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Readers’ letters: CMAL is letting the side down in our islands

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Sir, – Your article “Fight for islanders to have more say on ferry services” (Press and Journal, September 8) certainly hits the right note.

Seagoing and ferries are undoubtedly embedded in the DNA of islanders but they are being shamefully ignored in their requests to have, on certain routes, two small ferries as opposed to one large one. It is important, in this regard, that the distinction between CalMac and CMAL is recognised.

I do believe that this difference is well recognised by islanders as evidenced by the fact that, despite weather-related problems, breakdowns and Covid, there has been little or no criticism of CalMac who have done an amazing job against terrible odds over the last 18 months.

Islanders’ opinions and requests have been treated with utter contempt by CMAL, Transport Scotland and the Scottish Government. CMAL have been completely discredited by recent events and by the parliamentary inquiry and yet ministers still heed their misplaced advice as shown by the rejection by Transport Minister Graeme Dey of the Mull and Iona Ferry Committee-sourced vessel.

Certainly it would be helpful to have islanders on the boards of both CalMac and CMAL but what is needed is a vociferous condemnation of CMAL and their antiquated policies.

J Patrick Maclean, Oban.

‘One-nation’ Tory policy in action

Sir, – I couldn’t quite understand the “Anger at new Tory poll tax” headline (Press and Journal, September 7) or Ian Blackford MP’s equating the national insurance increase with discriminating against parts of the working population.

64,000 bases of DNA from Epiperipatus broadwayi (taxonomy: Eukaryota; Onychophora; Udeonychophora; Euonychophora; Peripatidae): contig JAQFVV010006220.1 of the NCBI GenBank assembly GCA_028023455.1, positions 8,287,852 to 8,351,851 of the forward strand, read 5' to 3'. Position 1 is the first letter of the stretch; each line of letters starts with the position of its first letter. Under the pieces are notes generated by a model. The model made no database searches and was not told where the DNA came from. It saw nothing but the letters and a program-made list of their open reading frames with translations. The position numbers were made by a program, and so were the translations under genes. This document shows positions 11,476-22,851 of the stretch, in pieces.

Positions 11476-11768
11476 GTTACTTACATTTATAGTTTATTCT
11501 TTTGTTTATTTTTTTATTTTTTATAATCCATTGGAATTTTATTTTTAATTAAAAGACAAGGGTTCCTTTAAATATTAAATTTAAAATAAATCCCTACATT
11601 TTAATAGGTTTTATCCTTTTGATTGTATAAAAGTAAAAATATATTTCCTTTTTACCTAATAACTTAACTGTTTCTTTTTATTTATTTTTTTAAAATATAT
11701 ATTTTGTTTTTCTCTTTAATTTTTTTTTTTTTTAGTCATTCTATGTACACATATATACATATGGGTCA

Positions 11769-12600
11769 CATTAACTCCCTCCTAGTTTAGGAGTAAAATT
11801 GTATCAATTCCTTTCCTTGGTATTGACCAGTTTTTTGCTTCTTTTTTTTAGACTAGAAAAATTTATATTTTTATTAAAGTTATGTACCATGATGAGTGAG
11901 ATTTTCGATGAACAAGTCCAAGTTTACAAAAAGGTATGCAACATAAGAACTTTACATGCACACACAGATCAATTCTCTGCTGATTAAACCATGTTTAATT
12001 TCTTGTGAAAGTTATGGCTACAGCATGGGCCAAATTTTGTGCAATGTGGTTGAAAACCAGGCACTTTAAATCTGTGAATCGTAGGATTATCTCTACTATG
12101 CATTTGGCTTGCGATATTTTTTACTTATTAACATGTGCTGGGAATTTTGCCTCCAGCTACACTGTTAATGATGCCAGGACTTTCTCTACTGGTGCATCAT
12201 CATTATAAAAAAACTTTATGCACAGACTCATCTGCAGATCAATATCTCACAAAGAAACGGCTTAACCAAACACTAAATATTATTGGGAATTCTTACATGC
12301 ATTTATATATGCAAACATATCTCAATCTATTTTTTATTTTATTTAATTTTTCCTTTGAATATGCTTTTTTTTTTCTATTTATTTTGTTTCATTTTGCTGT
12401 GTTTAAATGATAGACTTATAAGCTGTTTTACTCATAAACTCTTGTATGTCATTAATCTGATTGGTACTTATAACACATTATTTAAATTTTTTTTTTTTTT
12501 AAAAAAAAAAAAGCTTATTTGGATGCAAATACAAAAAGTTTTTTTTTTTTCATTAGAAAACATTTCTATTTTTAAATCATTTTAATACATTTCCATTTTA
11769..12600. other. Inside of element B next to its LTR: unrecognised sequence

Perhaps, because the SNP won’t admit to the fact that Scotland is heavily subsidised by the UK Exchequer, and can’t even handle financing a couple of ferries, they are oblivious to the additional funding increase in costs that comes with enhanced social care.

Maybe they are quite content with what they see here in Scotland and see no great need for improvement? The money has to come from somewhere and in the end everyone has to share the burden; after all it’s every person’s parents and elderly relatives who will be better looked after with a hypothecated tax.

The SNP complain about Westminster helping out with Scotland’s road network, they carry on about their alternative name for freeports while generally erecting road blocks in the way of “levelling up” the UK.

Taxation is a reserved matter for Westminster and biting the bullet with a 1.25% national insurance increase is how finance can be achieved.

As I understand it, additional money will be coming north as a “consequential” and adding funding to Nicola Sturgeon’s newly announced budget for care over the next five years.

This is one-nation Conservatism in action… what’s not to like?

Sam Coull, Lendrum Terrace, Boddam, Peterhead.

Fining this public body ‘ridiculous’

Sir, – I read about Police Scotland being fined £100k for failing to respond to a call to its 101 service, which related to the death of two people, but this fine confuses me (Press and Journal, September 8).

Police Scotland are not a business but a public body, fully funded by the Scottish Government, so where do they get this £100k? I presume that every penny allocated to Police Scotland from the government is used in providing a police service for the people of Scotland.

To then take £100k from this budget will surely make Police Scotland even more inefficient than it is now and how can that be a good thing?

Maybe after paying the fine Police Scotland can then go back to the government and claim that they cannot carry out their duties due to lack of funding and the government will then give them back the £100k and all will be well.

Rather than this ridiculous fine the courts should bring to account the people whose inaction caused at least one of the two people involved to die.

Hugh Millar, Castlegreen Road, Thurso.